Two Years After Sean Taylor's Death, His Mother Faces a Wall of Hardship

By Amy Shipley
Washington Post Staff Writer
Wednesday, September 30, 2009

HOMESTEAD, Fla. -- Donna Junor sported a flowing print dress, bejeweled flip-flops and manicured orange nails when she answered the door last week at the three-bedroom townhouse she fears she will lose to foreclosure.

Her sporty but aging Mercedes-Benz, the one with the "Sean 21" tag, was parked just outside the door. The living room featured plush red furniture and a brightly colored area rug. In the dining room, just below the airbrushed portrait of her son -- the late Washington Redskins safety Sean Taylor -- sat a neatly set dining table with cloth napkins.

When she could afford it, Junor, 49, lived a nice, comfortable life. Her son made sure of that, handing out massive checks, even gift bags filled with tens of thousands of dollars, to family members. Now, those days are long gone.

When Taylor died without a will on Nov. 27, 2007, the bulk of his $5.8 million estate went to his daughter, Jackie Taylor, now 3, who lives with her mother, Taylor's high school sweetheart, Jackie Garcia, in Coral Gables, Fla. Taylor's mother did not get a penny. Nor did his grandmother, great-grandmother, two of his half-siblings or any of the cousins or relatives who had grown accustomed to his largesse.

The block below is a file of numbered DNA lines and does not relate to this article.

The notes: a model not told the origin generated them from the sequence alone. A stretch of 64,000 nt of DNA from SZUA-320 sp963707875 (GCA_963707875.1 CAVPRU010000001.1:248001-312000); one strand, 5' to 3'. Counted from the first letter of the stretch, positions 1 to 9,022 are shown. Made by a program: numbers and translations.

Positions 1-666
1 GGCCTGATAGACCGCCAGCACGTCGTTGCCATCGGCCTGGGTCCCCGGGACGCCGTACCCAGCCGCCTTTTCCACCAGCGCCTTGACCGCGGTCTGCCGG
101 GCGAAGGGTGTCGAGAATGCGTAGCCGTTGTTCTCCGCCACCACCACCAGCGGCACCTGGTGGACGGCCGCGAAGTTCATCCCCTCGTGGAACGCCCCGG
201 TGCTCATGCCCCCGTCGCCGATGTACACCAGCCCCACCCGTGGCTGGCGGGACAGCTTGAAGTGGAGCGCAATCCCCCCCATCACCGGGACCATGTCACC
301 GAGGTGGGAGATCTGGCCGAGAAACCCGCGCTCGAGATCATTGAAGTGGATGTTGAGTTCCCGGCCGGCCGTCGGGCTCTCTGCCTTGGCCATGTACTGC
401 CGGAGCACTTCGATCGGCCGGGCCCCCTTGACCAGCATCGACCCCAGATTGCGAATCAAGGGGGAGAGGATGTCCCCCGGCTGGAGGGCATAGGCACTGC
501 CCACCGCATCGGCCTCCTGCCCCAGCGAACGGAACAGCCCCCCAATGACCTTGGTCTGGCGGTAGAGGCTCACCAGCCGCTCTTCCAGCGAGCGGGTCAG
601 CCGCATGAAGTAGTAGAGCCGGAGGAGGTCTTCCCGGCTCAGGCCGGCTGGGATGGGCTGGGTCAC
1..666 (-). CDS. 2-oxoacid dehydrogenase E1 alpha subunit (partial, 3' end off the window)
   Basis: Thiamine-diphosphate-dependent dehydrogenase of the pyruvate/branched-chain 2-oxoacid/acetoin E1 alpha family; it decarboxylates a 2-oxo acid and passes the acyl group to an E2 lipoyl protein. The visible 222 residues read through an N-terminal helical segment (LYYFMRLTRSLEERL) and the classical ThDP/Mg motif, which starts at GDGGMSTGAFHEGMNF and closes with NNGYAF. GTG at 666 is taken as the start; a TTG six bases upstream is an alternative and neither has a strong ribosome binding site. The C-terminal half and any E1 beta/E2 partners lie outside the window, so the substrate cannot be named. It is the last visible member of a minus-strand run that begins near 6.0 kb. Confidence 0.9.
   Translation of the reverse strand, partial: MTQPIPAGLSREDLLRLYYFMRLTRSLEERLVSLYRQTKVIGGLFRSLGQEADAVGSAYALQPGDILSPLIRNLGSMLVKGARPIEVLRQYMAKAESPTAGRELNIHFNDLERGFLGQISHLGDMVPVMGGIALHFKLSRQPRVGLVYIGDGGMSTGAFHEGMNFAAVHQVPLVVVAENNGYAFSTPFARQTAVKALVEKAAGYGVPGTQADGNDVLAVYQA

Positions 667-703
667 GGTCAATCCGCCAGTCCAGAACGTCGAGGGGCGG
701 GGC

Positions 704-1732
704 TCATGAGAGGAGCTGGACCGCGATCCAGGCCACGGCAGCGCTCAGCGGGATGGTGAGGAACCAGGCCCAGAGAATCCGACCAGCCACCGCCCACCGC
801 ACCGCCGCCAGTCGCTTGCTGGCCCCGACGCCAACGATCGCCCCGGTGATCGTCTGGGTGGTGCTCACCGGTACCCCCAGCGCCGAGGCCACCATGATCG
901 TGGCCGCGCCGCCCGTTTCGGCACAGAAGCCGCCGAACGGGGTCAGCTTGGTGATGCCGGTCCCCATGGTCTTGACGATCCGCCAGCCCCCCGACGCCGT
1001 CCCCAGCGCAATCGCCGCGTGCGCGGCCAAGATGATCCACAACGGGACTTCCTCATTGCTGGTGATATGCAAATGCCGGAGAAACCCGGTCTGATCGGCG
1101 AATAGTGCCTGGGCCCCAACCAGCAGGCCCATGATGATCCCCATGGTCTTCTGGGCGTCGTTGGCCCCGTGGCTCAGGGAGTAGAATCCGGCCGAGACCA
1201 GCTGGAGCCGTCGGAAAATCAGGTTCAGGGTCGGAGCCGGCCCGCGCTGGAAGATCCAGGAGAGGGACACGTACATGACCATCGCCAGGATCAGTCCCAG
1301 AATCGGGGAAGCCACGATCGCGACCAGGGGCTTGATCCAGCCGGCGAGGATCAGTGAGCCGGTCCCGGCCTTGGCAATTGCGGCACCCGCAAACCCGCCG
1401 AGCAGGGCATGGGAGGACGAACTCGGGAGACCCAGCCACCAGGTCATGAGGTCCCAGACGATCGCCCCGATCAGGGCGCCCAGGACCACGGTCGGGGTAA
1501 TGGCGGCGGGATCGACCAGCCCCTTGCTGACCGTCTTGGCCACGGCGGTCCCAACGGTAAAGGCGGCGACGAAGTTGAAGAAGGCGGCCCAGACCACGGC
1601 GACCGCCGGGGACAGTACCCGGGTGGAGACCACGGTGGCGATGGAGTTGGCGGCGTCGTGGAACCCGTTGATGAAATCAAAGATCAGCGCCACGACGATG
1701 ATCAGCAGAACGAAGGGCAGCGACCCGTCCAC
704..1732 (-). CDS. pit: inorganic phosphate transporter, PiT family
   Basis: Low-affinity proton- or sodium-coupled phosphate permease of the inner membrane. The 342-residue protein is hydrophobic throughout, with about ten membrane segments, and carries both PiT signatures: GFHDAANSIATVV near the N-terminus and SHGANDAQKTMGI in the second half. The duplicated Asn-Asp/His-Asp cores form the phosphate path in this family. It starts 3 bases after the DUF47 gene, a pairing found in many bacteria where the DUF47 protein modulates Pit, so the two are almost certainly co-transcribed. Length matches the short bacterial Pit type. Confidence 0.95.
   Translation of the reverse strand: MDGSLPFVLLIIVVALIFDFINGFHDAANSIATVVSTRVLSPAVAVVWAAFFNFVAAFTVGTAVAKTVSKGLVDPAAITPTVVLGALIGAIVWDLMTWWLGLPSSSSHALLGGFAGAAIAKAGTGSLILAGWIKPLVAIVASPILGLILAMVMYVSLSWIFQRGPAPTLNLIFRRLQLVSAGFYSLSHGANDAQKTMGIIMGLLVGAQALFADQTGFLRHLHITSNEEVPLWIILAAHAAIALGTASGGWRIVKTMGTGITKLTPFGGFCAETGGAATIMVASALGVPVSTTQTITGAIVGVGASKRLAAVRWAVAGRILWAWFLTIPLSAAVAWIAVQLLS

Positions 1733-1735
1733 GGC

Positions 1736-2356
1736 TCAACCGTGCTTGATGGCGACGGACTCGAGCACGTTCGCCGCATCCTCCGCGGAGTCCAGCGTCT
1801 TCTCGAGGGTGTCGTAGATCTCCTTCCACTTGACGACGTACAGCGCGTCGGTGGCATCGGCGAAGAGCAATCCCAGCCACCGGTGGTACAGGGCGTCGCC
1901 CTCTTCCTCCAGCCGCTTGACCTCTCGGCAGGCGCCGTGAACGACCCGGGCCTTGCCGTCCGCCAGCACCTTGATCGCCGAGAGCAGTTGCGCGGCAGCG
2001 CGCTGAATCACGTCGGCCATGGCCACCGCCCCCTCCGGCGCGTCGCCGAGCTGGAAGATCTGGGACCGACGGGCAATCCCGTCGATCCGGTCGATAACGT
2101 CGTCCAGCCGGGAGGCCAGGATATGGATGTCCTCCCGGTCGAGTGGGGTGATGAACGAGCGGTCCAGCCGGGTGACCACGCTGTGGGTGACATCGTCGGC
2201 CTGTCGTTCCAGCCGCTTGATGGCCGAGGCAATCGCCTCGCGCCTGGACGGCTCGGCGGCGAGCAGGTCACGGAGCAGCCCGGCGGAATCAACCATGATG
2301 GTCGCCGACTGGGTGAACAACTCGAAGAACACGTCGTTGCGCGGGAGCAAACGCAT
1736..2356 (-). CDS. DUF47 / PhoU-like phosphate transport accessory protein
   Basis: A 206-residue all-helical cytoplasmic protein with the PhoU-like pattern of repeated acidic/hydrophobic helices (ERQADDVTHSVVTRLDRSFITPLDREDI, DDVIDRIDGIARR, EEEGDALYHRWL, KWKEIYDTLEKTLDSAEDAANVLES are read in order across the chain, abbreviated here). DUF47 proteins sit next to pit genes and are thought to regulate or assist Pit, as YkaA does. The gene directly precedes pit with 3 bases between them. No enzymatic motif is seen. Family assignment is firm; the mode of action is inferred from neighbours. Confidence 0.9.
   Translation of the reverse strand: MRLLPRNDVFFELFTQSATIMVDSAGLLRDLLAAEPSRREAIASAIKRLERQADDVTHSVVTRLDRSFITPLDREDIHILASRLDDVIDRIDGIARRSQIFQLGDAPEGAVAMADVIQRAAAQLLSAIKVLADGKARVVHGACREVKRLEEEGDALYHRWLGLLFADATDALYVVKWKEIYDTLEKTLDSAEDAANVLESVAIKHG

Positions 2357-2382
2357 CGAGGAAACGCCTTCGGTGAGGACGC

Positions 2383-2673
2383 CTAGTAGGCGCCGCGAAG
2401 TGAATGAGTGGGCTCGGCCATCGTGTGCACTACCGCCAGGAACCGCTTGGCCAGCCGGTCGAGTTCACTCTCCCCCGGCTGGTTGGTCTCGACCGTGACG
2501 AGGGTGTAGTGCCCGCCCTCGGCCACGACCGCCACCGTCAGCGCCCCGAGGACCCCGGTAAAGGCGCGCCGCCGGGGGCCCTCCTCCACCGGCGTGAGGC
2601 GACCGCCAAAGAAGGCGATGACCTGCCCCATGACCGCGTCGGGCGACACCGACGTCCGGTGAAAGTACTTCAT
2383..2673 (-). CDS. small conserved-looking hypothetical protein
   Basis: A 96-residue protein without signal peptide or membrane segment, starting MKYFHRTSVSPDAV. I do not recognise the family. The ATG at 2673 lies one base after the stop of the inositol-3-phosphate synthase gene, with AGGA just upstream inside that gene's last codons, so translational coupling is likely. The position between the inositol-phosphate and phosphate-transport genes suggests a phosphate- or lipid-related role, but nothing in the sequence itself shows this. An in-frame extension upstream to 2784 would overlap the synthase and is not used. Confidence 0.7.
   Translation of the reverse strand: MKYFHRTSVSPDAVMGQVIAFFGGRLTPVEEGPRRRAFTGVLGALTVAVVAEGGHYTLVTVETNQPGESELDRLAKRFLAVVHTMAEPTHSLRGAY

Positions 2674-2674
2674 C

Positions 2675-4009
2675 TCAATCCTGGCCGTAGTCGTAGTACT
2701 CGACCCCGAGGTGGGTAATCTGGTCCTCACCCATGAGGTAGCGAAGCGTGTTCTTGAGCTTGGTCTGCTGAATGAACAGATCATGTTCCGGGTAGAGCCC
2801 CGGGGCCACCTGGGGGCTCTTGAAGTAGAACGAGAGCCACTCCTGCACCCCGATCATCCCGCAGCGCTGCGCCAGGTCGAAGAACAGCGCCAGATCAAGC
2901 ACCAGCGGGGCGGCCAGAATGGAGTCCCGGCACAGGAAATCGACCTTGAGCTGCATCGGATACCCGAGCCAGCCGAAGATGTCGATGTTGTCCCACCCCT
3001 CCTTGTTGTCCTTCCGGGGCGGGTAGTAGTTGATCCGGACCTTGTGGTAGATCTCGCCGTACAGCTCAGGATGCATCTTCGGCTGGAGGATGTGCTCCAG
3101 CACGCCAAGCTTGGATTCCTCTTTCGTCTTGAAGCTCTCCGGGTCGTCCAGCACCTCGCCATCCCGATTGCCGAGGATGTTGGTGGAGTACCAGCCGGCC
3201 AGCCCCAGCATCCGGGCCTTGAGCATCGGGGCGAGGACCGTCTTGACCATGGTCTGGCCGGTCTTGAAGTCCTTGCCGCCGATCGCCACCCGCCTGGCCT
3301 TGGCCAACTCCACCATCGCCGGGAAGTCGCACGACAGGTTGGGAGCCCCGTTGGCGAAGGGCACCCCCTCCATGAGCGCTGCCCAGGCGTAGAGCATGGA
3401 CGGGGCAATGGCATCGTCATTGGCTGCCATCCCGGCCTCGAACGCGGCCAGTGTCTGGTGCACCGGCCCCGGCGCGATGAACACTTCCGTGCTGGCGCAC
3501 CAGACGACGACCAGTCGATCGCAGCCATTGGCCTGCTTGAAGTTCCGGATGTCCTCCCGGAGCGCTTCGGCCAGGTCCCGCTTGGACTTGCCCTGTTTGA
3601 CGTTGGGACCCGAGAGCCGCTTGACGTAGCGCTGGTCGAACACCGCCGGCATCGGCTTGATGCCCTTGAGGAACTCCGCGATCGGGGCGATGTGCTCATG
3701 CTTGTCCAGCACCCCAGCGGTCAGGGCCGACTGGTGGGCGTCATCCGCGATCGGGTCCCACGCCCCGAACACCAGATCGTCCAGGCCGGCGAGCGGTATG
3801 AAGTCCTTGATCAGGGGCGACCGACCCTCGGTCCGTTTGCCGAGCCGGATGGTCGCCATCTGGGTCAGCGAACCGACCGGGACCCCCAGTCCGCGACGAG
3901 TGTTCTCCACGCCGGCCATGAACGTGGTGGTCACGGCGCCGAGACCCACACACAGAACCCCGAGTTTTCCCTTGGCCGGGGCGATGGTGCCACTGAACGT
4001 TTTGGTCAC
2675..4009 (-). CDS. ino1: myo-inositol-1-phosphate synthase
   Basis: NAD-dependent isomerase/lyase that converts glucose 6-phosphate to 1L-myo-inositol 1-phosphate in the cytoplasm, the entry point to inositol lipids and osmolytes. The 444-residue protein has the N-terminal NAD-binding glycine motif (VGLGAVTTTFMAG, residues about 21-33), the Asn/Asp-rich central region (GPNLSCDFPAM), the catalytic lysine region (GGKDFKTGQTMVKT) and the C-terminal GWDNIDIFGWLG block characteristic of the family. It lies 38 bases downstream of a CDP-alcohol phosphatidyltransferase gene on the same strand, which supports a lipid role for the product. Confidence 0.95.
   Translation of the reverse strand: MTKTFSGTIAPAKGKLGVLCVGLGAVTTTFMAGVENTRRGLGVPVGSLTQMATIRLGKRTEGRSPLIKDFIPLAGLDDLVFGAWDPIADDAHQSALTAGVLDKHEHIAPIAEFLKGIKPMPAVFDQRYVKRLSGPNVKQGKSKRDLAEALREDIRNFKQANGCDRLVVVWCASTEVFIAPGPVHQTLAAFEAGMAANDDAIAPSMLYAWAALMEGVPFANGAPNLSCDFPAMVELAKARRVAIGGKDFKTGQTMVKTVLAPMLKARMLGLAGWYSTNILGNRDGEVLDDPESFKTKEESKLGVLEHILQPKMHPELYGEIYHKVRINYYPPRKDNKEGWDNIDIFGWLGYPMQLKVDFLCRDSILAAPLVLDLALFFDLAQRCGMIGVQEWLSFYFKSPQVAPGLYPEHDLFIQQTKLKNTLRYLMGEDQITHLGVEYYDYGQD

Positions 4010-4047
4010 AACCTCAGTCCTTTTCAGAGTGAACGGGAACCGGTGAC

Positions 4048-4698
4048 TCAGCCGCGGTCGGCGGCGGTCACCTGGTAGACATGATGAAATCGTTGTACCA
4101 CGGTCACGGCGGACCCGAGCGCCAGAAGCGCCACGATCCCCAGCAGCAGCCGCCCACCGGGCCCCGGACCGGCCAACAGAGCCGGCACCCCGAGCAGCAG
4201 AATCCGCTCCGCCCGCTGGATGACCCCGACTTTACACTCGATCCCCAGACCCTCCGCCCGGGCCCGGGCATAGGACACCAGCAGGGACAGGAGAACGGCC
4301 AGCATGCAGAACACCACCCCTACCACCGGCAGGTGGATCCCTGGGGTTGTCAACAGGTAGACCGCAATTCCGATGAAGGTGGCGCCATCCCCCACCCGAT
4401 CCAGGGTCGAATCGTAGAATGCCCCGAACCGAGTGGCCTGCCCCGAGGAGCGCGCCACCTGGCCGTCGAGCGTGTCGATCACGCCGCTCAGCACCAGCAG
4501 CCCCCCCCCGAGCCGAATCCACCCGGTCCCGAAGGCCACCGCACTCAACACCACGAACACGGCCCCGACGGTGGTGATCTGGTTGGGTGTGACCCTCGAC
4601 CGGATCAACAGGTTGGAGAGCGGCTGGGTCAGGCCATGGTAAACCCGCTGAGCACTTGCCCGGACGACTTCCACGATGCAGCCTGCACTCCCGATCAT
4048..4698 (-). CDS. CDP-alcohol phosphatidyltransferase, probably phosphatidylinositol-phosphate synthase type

In Junor's case, she was left with possessions that carry costs and fees that she says exceed her income as a substitute teacher. She could not pay the real-estate taxes last year on the townhouse she bought in 2005 with $222,000 her son had given her. Another tax bill is due at the end of November. She hasn't paid her homeowners association dues in months. The lawyers have begun chasing.

"I'm not looking for a handout, but I just don't think when you have a son in the NFL who was so progressive, his mother should end up this way," Junor said. "I don't feel I should be left out in the cold like this."

Taylor died a day after suffering a gunshot wound while confronting burglars in his south Miami home. After his estate was settled, Taylor's father Pedro "Pete" Taylor, who shared a bank account with his son, received the $328,000 remaining in the joint account. Pete Taylor has long been estranged from Junor.

An additional $650,000 from a life insurance policy went to Taylor's eldest sister, Monika Martin, 29, one of Junor's four children.